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The hare's horn is non-existent; it is a description of something super-imposed; knowledge of the reality alone will destroy the idea for ever. Then the false idea will melt away. Only the ignorant will stick to Maya as Truth; the wise will at best designate it as "Indescribable" or "Beyond explanation", for it is difficult to explain how Maya originated. We know only that it is there, to delude. The wise refer to it as "hare's horn".
When simple-minded children are told, "Lo! There lurks a ghost there", they believe it to be true and get terribly frightened. So too, unthinking, ignorant persons get convinced of the reality of the objects around them through the influence of Maya. Those endowed with Viveka, however, distinguish between the true Brahmam and the false Jagath; others, unable to do so, or to find out the real nature of Maya, simply dismiss it as 'beyond description', 'anirvachaneeya'.
Jnanis who have clearly grasped the truth characterise it as the mother whose corpse is cremated by the son! It is the experience of Maya that gives rise to Jnana, or the 'revealing wisdom'. The child Vidya kills the mother as soon as it is born. The child was delivered for the very purpose of matricide, and its first task is naturally the cremation of the dead mother.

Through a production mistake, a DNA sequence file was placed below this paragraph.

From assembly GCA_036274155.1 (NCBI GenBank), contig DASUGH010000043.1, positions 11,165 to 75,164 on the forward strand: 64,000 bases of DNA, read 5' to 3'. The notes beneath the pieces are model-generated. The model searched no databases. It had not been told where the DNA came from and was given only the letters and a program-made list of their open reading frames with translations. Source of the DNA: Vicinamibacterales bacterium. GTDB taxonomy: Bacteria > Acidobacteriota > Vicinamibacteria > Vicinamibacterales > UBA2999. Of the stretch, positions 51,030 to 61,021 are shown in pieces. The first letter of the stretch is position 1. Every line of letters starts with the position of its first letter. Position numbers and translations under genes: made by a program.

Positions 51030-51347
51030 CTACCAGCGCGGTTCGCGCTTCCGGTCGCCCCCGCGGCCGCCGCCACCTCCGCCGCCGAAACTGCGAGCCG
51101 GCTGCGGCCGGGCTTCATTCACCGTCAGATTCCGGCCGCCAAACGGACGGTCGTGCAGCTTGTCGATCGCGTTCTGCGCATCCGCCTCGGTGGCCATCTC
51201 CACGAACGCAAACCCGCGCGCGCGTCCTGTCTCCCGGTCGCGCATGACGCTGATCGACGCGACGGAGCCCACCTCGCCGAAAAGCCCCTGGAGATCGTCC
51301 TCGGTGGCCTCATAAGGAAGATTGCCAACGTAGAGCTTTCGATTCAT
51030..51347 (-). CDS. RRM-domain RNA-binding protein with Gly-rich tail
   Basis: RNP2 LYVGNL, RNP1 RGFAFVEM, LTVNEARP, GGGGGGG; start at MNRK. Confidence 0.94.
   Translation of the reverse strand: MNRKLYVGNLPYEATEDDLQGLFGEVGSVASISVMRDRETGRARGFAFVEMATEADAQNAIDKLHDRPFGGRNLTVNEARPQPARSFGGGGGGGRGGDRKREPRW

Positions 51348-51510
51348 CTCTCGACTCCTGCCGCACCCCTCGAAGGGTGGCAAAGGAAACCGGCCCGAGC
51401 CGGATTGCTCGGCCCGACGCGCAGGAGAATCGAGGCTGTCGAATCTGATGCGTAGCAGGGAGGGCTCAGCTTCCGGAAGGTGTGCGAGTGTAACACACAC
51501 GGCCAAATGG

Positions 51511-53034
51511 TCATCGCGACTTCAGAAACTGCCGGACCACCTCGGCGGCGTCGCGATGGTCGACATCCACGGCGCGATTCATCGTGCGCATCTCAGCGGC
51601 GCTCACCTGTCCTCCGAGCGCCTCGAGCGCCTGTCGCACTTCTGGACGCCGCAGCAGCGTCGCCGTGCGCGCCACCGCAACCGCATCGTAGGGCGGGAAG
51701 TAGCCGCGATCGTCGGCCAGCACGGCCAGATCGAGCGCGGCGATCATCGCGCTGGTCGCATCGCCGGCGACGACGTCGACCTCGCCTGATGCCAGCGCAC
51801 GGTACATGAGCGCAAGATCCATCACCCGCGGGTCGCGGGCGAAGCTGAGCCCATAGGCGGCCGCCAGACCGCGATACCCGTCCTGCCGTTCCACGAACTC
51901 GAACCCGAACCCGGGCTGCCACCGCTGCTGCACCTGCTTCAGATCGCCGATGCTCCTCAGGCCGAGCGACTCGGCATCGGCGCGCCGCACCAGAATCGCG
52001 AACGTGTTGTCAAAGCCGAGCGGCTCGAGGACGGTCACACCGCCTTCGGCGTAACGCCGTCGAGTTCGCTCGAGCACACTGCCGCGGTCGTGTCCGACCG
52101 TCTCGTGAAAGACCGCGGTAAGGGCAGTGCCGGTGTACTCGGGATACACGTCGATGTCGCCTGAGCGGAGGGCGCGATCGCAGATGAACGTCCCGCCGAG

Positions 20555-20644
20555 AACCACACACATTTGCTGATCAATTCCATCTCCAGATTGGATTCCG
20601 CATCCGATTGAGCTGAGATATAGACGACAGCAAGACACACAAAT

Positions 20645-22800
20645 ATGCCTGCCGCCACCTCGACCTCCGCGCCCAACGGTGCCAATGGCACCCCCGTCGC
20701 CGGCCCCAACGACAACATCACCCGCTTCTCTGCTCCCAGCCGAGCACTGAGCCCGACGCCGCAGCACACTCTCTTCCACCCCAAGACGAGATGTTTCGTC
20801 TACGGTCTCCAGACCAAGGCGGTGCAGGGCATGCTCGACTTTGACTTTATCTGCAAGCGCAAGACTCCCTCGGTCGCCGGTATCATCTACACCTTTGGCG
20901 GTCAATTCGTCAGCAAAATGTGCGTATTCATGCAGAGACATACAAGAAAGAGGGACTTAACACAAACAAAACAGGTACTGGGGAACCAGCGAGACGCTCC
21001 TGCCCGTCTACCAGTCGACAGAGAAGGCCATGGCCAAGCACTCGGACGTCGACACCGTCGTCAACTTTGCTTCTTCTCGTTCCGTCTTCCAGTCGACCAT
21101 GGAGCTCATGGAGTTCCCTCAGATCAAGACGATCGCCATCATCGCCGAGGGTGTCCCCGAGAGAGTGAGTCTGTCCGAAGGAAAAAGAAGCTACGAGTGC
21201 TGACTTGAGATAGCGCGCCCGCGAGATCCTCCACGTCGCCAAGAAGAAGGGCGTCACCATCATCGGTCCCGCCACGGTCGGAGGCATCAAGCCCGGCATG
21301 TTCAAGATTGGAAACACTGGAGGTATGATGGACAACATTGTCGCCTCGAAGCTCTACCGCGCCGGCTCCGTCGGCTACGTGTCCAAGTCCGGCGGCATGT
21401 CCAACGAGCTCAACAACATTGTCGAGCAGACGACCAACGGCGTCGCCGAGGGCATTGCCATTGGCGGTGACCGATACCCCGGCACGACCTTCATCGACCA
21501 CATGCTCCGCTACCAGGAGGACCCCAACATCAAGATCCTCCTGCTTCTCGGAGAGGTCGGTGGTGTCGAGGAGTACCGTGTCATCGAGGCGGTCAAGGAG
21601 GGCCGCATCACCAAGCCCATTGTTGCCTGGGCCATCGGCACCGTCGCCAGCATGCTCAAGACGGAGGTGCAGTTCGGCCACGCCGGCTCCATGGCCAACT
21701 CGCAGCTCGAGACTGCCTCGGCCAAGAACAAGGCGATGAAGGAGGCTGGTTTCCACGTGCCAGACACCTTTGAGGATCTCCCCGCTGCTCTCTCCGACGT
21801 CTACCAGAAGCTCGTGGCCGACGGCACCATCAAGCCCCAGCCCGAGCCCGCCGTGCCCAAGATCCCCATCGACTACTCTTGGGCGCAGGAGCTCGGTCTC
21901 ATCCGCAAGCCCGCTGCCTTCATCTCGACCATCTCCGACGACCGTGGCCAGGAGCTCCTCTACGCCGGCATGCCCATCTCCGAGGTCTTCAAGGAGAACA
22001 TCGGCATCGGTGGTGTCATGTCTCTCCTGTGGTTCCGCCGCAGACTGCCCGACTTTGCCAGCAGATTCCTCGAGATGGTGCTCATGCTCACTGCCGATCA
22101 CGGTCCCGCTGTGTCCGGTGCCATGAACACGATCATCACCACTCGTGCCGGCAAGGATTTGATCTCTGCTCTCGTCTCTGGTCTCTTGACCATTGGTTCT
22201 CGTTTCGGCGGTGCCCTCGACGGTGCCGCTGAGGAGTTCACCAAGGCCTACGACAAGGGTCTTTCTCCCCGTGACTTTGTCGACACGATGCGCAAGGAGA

When one tree rubs against another in a forest, fire starts and the fire burns both. So too, the Vidya or knowledge that arose from Maya destroys the very source of the knowledge. Avidya is reduced to ashes by Vidya.
Like the expression "hare's horn", which is the name for a non-existent thing, Maya too is non-existent and one has only to know it to dismiss it from the consciousness. So say the Jnanis.
Nor is this all. You label anything non-existent as Avidya or Maya. Whatever
becomes meaningless, valueless, untrue, baseless and existenceless when
knowledge grows, that you can take to be Maya's manifestation.